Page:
|Authors: ||S.A. Dhekney, R. Kandel, D. Bergey, B. Asanakunov, V. Sitther, Z.T. Li, D.J. Gray|
A number of flavonoids produced by plants impart specific flower and fruit color.
The R2R3-Myb transcription factors are key regulatory genes involved in flavonoid biosynthesis.
Such transcription factors can be potentially used in the development of new plant phenotypes via genetic engineering.
In the current study, anthocyanin biosynthesis-related genes from Citrus (RUBY), grapevine (VvMybA1), and maize(leaf color-LC) were isolated and placed along with a NPTII gene under the control of a CaMV35S-derived promoter complex.
Embryogenic cultures of Vitis vinifera 'Thompson Seedless' were initiated from leaves and floral explants.
Somatic embryos at the mid-cotyledonary stage of development were co-cultivated with Agrobacterium harboring individual candidate genes to regenerate modified plants.
Leaf discs of tobacco cultivar 'Samsun' and petunia cultivar 'Mitcham' were also transformed to produce modified plants.
Regenerated plants were transferred to potting mix, hardened under conditions of high humidity and transferred to a greenhouse.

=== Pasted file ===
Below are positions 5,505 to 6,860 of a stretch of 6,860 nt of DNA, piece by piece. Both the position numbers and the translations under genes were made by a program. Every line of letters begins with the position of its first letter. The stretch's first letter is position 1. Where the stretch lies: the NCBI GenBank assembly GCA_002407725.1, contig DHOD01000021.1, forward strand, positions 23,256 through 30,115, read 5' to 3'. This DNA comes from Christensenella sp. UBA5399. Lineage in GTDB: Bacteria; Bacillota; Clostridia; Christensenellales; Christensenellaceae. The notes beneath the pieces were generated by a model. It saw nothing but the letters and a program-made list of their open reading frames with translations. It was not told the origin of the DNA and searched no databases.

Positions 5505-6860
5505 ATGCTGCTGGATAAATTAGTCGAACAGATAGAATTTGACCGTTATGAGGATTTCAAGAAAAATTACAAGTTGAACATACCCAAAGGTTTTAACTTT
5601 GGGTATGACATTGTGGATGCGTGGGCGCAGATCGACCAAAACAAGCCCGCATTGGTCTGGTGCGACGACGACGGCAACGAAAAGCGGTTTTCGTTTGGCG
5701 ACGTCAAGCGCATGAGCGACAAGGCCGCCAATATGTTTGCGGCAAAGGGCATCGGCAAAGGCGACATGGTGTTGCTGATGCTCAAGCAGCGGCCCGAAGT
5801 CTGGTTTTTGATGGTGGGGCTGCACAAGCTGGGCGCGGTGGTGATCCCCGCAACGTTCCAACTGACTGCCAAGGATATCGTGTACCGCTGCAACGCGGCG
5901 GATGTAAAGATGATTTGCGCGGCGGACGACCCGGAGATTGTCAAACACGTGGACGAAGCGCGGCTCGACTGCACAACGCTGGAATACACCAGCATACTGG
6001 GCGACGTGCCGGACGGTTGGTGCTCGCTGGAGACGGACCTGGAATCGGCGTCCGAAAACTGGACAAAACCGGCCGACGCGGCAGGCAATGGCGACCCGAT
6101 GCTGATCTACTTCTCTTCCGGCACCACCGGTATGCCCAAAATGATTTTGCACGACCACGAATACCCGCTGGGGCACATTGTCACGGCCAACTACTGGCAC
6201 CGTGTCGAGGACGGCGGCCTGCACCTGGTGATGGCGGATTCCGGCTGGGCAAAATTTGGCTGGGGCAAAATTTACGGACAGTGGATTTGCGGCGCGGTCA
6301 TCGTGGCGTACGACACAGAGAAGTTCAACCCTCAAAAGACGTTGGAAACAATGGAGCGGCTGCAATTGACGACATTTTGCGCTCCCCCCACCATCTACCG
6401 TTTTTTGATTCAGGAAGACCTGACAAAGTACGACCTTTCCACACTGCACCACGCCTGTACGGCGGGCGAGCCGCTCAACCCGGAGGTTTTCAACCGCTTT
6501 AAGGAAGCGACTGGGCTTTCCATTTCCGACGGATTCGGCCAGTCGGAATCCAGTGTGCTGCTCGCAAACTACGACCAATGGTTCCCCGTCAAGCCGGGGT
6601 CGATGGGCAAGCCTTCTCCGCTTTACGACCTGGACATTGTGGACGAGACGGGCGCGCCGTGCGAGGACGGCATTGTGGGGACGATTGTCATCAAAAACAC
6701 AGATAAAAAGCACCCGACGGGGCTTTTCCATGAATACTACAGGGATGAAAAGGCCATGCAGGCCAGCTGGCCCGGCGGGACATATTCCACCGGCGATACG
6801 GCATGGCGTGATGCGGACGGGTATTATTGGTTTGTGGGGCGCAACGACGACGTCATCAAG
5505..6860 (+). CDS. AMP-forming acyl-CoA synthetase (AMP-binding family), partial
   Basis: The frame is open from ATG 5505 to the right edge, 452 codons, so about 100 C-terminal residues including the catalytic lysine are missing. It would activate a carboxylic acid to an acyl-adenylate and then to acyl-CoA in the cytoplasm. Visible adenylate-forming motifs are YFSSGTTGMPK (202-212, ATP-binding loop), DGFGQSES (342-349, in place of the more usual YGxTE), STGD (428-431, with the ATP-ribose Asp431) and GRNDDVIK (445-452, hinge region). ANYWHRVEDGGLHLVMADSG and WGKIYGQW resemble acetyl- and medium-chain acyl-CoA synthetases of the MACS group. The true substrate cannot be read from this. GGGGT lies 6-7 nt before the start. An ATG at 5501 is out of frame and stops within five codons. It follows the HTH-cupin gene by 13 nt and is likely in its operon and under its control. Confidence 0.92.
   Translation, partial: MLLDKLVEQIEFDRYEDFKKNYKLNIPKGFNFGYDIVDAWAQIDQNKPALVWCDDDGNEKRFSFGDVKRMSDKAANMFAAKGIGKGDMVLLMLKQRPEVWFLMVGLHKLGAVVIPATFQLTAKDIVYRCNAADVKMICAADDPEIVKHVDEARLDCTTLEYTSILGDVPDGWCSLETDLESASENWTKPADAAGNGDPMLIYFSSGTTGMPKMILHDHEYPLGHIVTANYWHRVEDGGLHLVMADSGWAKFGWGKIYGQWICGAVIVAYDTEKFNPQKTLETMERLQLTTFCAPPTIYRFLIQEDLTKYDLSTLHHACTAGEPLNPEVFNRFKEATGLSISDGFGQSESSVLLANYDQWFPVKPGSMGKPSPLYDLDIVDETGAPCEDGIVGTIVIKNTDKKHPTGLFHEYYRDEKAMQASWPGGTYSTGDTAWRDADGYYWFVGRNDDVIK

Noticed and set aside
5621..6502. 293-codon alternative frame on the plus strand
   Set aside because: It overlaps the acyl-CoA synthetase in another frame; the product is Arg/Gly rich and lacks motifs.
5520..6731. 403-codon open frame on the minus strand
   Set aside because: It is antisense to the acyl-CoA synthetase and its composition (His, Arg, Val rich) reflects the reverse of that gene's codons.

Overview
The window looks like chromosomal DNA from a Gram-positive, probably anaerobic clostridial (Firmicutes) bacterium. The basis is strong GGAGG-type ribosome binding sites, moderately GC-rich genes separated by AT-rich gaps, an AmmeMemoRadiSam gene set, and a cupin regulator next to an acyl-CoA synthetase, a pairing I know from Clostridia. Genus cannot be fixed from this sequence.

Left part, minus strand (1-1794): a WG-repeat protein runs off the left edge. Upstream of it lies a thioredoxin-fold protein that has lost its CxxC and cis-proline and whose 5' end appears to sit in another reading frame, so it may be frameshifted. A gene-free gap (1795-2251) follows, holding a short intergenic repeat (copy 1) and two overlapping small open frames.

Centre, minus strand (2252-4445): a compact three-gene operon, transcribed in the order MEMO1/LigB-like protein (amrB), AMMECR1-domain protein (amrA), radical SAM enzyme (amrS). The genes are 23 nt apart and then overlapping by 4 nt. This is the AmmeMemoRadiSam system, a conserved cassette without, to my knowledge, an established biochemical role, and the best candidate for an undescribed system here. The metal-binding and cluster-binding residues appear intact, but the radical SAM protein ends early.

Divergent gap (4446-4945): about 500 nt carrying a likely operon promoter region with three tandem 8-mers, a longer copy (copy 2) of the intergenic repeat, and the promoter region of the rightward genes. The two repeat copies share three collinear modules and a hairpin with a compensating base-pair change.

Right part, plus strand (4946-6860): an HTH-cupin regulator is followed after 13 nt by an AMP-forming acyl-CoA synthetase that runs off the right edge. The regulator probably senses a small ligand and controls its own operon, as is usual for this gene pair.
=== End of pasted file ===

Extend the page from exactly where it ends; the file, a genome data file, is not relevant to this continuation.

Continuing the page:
Transient anthocyanin expression from various genes was evidenced by bright red spots on explants after 3-5 d of co-cultivation with Agrobacterium. Stable gene expression was observed in callus and shoot cultures after 4-8 weeks on regeneration medium.
Modified 'Thompson Seedless' plants were recovered after 16 weeks of co-cultivation while 'Samson' and 'Mitcham' produced plants in 4-6 weeks.
Regenerated plants exhibited varied patterns and intensity of red pigmentation in mature tissues.
While some plant lines exhibited uniform red pigmentation on leaves and shoots, other lines exhibited patchy or interveinal accumulation of the anthocyanin pigment.
Normal growth and flowering was observed in all plants.
Such plants expressing anthocyanin pigments with varied patterns and intensities could be used as breeding lines for the development of ornamental phenotypes with unique coloration.
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